I recently purchased a flatbed trailer to haul my Jeep on.
I will share a few things I've learned over the years, that many people may or may not now about with regard to trailers, some of which I learned while prepping my new trailer for hauling.
1. TORQUE THE LUG NUTS!
Check the axle specs, Torque them before your first trip, then check them periodically for the first few hundred miles, and every so often later on. Most trailers use Dexter brand axle. New trailers will typically come with an owners manual for the axles. There may also be a sticker on the fender, or frame near the tires. I think you can also download the information from Dexter Axle's website.
From what I have seen, the typical 3500 lb and up axles quote 90-120ft lbs as the spec.
I've seen the aftermath of a trailer wheel coming off the trailer on the Interstate.
My brother and I always follow this rule. A few years ago, him and someone else bought new trailers. My brother told him to "check the lug nuts and torque them." Part way through the return trip, the other guy just about lost a wheel, because "he didn't check the lug nuts" and they all came loose on one wheel, and wallowed out the holes on the wheel.
I carry a torque wrench with me and actually check the lug nuts periodically during the duration of longer trips.
2. Carry spare lug nuts.
You might need them if some knucklehead steals one, you loose one while changing a tire, or one gets boogered up while changing a tire.
3. Check lug nuts for functionality/damage.
While at home, in the driveway, remove all the wheels, one at a time, to make sure the lug nuts are all functional. I learned this lesson just today while I was installing brakes on one axle. Fortunately the hub I was removing was NOT going back on the trailer, because it now has 3 wasted wheel studs. I wrecked the 3 lug nuts for those three studs too, and a fourth one is questionable. I found some spare lug nuts from the last brake install project I did back in 1996, they were with the other spare parts left over from that project. I have more, and those will go in the box with all the other junk that goes in the back of my truck when I'm towing. This is a new trailer that only has about 30 miles on it so far.
4. Check the brake wiring
at the splices where the wiring from the trailer harness connects to the brake backing plate assembly. I learned this lesson spring of 2007 when I decided it was time to repack the wheel bearings on my toy hauler RV. In the process of dismantling things, I discovered one brake assembly was perfectly clean inside, which was a sign that the brake had NEVER WORKED since day one! The wires were connected, but a shoddy job was done and the actual conductor in the wire was not making contact with the barrel in the crimp splice, therefore, it NO WORKIE!
I redid all 4 wheels like the third pic below.
These are pics on my new Jeep hauler:
This is unacceptable, because moisture will get in there and corrode things:
This is ALSO unacceptable:
I redid both sides with heat shrink crimp splices. They have some goo in them that oozes out as you heat them up, so it seals everything. Got them from Delcity.net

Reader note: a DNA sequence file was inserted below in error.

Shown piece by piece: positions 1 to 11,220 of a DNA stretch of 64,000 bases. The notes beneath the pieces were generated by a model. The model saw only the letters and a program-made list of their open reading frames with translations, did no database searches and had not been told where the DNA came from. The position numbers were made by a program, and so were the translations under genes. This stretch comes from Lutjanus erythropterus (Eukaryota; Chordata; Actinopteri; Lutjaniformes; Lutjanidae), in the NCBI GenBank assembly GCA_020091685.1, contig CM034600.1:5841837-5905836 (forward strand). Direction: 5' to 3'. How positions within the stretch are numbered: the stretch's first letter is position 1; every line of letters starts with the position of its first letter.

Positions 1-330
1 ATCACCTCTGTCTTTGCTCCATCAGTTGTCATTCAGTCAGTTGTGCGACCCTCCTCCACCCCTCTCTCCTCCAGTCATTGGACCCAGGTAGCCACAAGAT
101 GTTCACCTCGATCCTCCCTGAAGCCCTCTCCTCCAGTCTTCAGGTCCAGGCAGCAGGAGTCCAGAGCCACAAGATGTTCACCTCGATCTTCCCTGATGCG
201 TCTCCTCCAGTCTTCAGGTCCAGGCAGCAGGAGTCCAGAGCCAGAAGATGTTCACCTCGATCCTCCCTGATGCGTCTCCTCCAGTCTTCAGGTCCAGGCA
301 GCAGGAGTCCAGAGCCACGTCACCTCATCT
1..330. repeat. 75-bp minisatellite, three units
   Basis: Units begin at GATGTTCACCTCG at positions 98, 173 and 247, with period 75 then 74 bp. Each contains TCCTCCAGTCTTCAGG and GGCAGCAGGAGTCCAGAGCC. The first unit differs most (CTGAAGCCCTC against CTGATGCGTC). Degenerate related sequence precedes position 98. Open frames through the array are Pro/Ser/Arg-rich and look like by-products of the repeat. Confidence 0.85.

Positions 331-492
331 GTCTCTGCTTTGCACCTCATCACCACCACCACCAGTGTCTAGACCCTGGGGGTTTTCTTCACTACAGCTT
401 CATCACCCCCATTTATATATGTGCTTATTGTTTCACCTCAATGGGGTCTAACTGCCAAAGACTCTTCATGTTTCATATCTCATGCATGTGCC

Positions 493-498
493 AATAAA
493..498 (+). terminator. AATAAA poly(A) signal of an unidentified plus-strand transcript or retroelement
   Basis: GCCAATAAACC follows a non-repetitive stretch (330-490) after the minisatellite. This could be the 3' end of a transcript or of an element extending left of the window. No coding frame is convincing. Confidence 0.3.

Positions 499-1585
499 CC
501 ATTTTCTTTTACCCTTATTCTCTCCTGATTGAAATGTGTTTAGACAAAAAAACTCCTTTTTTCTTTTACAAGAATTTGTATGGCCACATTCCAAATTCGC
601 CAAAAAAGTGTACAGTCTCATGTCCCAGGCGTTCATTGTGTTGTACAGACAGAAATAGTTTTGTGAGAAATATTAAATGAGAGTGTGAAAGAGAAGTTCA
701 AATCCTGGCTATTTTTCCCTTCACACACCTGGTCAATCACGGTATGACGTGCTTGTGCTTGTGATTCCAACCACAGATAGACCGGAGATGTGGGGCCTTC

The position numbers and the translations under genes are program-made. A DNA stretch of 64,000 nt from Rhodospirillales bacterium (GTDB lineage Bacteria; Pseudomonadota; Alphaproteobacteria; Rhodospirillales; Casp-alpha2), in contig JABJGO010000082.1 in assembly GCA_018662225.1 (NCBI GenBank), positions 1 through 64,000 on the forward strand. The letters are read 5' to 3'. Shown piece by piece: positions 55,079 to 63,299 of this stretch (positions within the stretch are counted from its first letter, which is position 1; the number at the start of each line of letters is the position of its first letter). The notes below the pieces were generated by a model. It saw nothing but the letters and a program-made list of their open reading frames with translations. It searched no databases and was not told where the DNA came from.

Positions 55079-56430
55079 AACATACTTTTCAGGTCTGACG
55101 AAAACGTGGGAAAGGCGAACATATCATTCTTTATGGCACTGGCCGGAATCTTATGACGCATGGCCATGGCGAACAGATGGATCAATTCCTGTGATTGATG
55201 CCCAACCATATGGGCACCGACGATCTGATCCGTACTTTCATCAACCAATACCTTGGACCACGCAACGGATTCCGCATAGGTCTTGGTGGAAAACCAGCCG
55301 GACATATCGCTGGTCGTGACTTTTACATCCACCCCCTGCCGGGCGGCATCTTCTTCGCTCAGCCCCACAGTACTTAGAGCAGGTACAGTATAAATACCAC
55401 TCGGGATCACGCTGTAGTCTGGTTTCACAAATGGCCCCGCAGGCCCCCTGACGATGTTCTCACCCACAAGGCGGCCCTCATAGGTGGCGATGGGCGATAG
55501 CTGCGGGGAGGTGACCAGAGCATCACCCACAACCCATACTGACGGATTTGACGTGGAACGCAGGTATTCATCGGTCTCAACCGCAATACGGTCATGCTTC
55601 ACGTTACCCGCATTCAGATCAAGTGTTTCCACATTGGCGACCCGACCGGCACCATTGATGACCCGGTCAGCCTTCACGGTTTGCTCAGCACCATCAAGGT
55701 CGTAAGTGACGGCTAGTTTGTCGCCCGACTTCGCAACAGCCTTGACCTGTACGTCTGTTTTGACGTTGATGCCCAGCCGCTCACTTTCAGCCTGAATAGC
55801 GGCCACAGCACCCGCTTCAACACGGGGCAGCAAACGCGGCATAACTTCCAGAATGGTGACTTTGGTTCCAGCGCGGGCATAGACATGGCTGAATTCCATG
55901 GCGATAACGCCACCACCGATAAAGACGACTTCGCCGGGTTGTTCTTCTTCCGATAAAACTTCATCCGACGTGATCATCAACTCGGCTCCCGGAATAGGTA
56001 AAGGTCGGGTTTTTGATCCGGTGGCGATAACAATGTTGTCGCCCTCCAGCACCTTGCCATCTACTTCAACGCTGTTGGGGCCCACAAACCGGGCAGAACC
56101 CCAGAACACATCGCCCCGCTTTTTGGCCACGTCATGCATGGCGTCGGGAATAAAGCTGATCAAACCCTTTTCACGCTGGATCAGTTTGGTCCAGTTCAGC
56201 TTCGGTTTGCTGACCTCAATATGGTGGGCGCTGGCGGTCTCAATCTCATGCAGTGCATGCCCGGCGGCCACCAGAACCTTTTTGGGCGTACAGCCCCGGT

While you are messing around with the brakes and tires (when trailer is off the ground), check brakes for tightness. Trailer brakes do not automatically adjust, none I have seen anyway. Adjustment procedure is just like doing the "drum in hat" parking brake on our Rubi's rear axles. Pull the little oblong shaped cover, adjust the star wheel with a flat blade screwdriver. Replace cover. When I towed my trailer home about 5 weeks ago, I noticed there was very little braking action compared to even my little 6x10 Wells Cargo. Today I discovered the exiting brakes were very loose. One side I had to rotate the star wheel a good three turns before the shoes contacted the drums, then I backed it off a tad. Don't be crawling around under the trailer until you secure it with jackstand(s) (DUH!).
Also get a decent brake controller that is inertia activated, and NOT one that is time based. Tekonsha Voyager for smaller, light weight trailers, or the Tekonsha Prodigy for larger/heavier trailers. The Prodigy has a boost function that lets you quickly dial up or down the braking action.
Here's what happens when the brake controller in the tow rig DOESN'T work correctly: (this is MY trailer, it happened in 199
6. Check ALL the wiring:
I've seen varying workmanship when it comes to overall trailer wiring. If there's any splices, check and redo them if necessary. Secure the wiring so it stays put and doesn't chafe against sharp edges. If the cord that plugs in to your truck is excessively long, secure the slack in some way that it will stay put and not drag the ground.
7. GET SOME WHEEL CHOCKS
, and I don't mean those crappy "yellow plastic" ones they sell for RVs, which are even worthless for RV usage. Go to a truck supply store and get the big black rubber ones that have an eyelet in them. I need more, but I have two right now. They fill the gap perfectly between the axles, and require a few kicks to get them in the gap on my RV.
8. Get a massively overkill jack
of some sort that you can use to change a trailer tire on the road should the need arise. It doesn't hurt to carry a small assortment of wood blocks too. I have a 12 ton bottle jack.
Always check your tire pressure and condition / age of the tires!
If you buy a used trailer and the tires are of unknown age, figure on replacing them before your first trip. If your trailer is parked where the sun beats down on the tires most of the time, consider getting some of those tire covers the blue hairs use on their RV tires. I started using those things on my truck (which sits 90% of the time) after finding the tires had severe weather checking two summers ago, then having to spend a fortune replacing them.
Just because the tires are new, doesn't mean they are good.
See another one of my stories here: